You get plenty of convenient features that make it much easier to develop your applications if you let Spring IDE handle your configuration files: for example, your references to beans are checked automatically. If you specify a reference to a bean which does not exist, Eclipse will warn you to check your configuration. Additionally, you will get auto-completion support for the Spring configuration files. For a full list of features that Spring IDE provides, please visit the project's web site at http://springide.org.

NetBeans

Starting with the 6.1 release of NetBeans, the application includes the Spring NetBeans module. To make sure it is present in your installation, open the Plugins dialog using Tools | Plugins. Then switch to the Installed tab. You should see an entry called Spring Web MVC.

 

Spring Web Flow 2 Web Development

If it is not installed, it maybe because you've downloaded the Java SE version of NetBeans, which does not include any J2EE technologies; you can download the plug-in using the Available Plugins tab:

  1. If you haven't done so already, open the Plugins dialog using Tools | Plugins
  2. Switch to the Available Plugins tab and scroll down through the list until you find the entry Spring Web MVC. You will also need the Java EE module and the appropriate module for your application server. This means that you will need the Tomcat module if you want to use Apache Tomcat. Tick the checkboxes next to all the modules you want to install, and click on the Install button.

    Spring Web Flow 2 Web Development

  3. The NetBeans IDE Installer dialog opens up, which will show you the plug-ins that are going to be installed. When you click on the Next button, you will be presented with the license agreement.
  4. When you accept them and click on the Install button, NetBeans will begin installing the add-ons. Afterwards you will be prompted to restart NetBeans, and we recommend you do it.

After you have successfully installed the Spring NetBeans module, you can create a new project using it. To do this, open the New Project wizard and click on the Web Application template, to be found under the Web category, and then click on the Next button.

Spring Web Flow 2 Web Development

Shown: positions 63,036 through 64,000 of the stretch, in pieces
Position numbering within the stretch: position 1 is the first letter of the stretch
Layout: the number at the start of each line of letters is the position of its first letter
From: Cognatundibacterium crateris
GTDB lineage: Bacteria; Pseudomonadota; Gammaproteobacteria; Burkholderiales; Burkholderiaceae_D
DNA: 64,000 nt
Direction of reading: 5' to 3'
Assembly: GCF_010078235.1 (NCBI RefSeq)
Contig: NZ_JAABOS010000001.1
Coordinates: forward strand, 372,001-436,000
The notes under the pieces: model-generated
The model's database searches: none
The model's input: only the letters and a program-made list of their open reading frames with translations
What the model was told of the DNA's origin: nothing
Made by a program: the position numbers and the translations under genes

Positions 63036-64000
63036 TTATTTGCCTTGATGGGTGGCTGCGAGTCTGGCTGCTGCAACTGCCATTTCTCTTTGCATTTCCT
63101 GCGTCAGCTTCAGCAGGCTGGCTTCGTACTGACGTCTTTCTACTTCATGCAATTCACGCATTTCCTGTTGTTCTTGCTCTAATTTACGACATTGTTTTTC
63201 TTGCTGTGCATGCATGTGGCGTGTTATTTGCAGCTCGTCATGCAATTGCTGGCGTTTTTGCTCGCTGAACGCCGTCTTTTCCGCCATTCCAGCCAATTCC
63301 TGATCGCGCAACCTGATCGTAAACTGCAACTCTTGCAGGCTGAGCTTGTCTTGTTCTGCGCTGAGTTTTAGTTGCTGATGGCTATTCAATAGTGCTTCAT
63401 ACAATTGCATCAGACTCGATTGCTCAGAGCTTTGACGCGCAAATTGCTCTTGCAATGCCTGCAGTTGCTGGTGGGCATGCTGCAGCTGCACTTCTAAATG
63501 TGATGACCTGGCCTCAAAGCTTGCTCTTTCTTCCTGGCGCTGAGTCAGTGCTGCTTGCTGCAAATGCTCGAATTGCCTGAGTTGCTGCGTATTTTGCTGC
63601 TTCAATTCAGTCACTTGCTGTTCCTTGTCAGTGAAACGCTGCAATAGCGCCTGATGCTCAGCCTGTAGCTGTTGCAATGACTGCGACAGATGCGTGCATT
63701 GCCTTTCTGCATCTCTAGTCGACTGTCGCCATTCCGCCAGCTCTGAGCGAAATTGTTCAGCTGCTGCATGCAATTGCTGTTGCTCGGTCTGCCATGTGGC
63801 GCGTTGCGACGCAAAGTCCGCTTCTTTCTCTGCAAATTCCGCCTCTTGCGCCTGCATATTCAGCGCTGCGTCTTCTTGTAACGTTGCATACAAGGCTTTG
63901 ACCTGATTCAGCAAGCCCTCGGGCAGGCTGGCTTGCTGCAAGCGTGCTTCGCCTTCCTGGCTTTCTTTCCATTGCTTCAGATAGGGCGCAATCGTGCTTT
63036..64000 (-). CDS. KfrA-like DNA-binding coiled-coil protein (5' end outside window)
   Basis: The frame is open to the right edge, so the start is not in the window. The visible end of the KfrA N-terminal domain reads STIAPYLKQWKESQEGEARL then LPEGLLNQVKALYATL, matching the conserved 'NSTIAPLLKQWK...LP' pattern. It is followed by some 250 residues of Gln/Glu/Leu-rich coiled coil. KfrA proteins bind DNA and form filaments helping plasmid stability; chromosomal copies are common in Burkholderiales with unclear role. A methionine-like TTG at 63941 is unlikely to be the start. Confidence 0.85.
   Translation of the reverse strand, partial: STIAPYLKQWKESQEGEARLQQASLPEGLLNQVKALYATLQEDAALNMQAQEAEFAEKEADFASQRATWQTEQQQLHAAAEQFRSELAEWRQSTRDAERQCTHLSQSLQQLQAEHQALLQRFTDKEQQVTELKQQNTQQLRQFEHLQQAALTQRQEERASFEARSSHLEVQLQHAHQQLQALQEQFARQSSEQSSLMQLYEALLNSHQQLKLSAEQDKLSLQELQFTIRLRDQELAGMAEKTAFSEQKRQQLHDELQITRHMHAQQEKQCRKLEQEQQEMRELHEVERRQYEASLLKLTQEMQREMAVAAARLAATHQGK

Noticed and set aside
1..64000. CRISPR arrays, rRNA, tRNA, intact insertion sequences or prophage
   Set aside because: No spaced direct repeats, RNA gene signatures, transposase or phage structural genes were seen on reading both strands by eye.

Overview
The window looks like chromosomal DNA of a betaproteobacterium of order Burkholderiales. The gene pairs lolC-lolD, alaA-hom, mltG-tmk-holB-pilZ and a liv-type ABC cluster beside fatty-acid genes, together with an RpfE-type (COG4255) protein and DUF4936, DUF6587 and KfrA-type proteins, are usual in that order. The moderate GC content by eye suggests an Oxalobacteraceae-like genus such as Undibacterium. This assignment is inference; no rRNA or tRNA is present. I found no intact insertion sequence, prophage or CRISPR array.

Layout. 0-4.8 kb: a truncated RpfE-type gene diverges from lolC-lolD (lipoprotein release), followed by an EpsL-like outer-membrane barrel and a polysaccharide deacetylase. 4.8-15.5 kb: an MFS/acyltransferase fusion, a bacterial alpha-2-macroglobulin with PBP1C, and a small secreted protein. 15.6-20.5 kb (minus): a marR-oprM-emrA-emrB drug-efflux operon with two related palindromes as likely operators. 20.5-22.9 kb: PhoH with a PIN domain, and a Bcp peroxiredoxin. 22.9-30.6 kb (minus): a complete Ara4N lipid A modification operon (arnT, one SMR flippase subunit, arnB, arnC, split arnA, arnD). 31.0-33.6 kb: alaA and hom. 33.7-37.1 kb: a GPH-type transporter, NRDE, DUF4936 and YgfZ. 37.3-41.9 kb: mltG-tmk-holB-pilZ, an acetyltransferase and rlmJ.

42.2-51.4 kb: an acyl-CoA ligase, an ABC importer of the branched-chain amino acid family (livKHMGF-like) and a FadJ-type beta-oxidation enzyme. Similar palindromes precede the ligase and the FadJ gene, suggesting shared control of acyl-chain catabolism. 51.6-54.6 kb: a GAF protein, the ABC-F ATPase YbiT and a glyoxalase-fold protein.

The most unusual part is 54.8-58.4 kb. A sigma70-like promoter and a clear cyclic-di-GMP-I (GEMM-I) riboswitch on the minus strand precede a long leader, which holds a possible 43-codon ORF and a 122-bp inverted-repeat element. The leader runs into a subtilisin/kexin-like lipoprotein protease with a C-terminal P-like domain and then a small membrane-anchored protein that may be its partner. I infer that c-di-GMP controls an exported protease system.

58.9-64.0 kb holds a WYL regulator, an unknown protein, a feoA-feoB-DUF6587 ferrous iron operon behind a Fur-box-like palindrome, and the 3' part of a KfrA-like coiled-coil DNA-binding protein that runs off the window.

Now you have to enter a name for your project and the folder path where it should be saved. A further click on Next, and you will be presented with a dialog, where you can choose your application server. In case you have not already added one before, you can click on the Add… button to create one.

In the next dialog, you can select the frameworks you want to use in your web application. You'll find the option Spring Web MVC 2.5 listed in the dialog. Select it and click on Finish.

Spring Web Flow 2 Web Development

The Spring NetBeans module does not include explicit support for Spring Web Flow, but has several other very convenient features, which make the life of the developer much easier. Please see the project's web site for a full description of the various features. You can find information on the plug-in at http://wiki.netbeans.org/SpringSupport.

Summary:

This article explains the tools that exist to support developers with their daily work with Spring Web Flow. This article describes Ant as a powerful and very flexible build tool and shows how we can write a build.xml file, that tells Ant how to build your application, where to find your dependencies, and where to copy the compiled files. We also write an ivy.xml file which specifies the libraries we want Ivy to download automatically. This article shows the basic layout of the pom.xml which is used to build a project with Maven. It shows a step-by-step procedure to install Spring IDE in Eclipse and to add Spring Nature to a existing folder. The article covers how to include the Spring Module in NetBeans.

If you have read this article you may be interested to view :

 

Spring Web Flow 2 Web Development Master Spring's well-designed web frameworks to develop powerful web applications
Published: March 2009
eBook Price: $23.99
Book Price: $39.99
See more
Select your format and quantity:

About the Author :


Markus Stäuble

Markus Stäuble is currently working as CTO at namics (deutschland) gmbh. He has a Master degree in Computer Science. He started programming with Java in the year 1999. After that he has earned much experience in building enterprise java systems, especially web applications. He has a deep knowledge of the java platform and the tools and frameworks around Java.

Sven Lüppken

Sven Lüppken has a degree in computer science, which he passed with distinction. He is currently employed as Java Software Developer at one of the leading broadcasting and production companies in Germany. Sven started programming in C and C++ at the age of 16 and quickly fell in love with the Java programming language during his studies.

When he got the chance to write his diploma thesis about object-relational mapping technologies he accepted at once.

Since then, he has integrated Hibernate and the JPA in many projects, always in conjunction with the Spring framework.